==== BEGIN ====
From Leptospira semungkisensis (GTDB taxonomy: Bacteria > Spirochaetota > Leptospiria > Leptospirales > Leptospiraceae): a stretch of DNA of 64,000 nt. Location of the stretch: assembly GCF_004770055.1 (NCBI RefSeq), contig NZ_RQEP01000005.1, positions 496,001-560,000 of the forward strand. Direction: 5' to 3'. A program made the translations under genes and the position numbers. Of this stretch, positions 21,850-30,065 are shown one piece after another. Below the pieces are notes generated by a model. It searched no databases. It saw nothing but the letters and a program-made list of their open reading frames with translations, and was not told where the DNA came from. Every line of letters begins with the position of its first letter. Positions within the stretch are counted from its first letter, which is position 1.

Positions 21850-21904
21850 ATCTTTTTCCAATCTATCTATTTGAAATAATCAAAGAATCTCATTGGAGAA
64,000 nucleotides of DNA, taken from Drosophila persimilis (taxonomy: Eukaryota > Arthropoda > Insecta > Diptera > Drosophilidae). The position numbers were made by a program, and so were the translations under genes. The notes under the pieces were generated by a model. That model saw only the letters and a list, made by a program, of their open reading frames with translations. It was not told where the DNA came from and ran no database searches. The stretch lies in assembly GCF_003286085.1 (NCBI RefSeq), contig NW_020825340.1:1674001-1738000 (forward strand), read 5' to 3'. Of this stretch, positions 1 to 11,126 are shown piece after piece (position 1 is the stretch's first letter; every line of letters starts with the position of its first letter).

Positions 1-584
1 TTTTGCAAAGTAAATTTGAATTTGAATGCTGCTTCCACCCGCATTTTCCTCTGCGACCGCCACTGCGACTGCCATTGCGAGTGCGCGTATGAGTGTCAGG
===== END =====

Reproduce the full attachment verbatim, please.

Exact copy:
From Leptospira semungkisensis (GTDB taxonomy: Bacteria > Spirochaetota > Leptospiria > Leptospirales > Leptospiraceae): a stretch of DNA of 64,000 nt. Location of the stretch: assembly GCF_004770055.1 (NCBI RefSeq), contig NZ_RQEP01000005.1, positions 496,001-560,000 of the forward strand. Direction: 5' to 3'. A program made the translations under genes and the position numbers. Of this stretch, positions 21,850-30,065 are shown one piece after another. Below the pieces are notes generated by a model. It searched no databases. It saw nothing but the letters and a program-made list of their open reading frames with translations, and was not told where the DNA came from. Every line of letters begins with the position of its first letter. Positions within the stretch are counted from its first letter, which is position 1.

Positions 21850-21904
21850 ATCTTTTTCCAATCTATCTATTTGAAATAATCAAAGAATCTCATTGGAGAA
64,000 nucleotides of DNA, taken from Drosophila persimilis (taxonomy: Eukaryota > Arthropoda > Insecta > Diptera > Drosophilidae). The position numbers were made by a program, and so were the translations under genes. The notes under the pieces were generated by a model. That model saw only the letters and a list, made by a program, of their open reading frames with translations. It was not told where the DNA came from and ran no database searches. The stretch lies in assembly GCF_003286085.1 (NCBI RefSeq), contig NW_020825340.1:1674001-1738000 (forward strand), read 5' to 3'. Of this stretch, positions 1 to 11,126 are shown piece after piece (position 1 is the stretch's first letter; every line of letters starts with the position of its first letter).

Positions 1-584
1 TTTTGCAAAGTAAATTTGAATTTGAATGCTGCTTCCACCCGCATTTTCCTCTGCGACCGCCACTGCGACTGCCATTGCGAGTGCGCGTATGAGTGTCAGG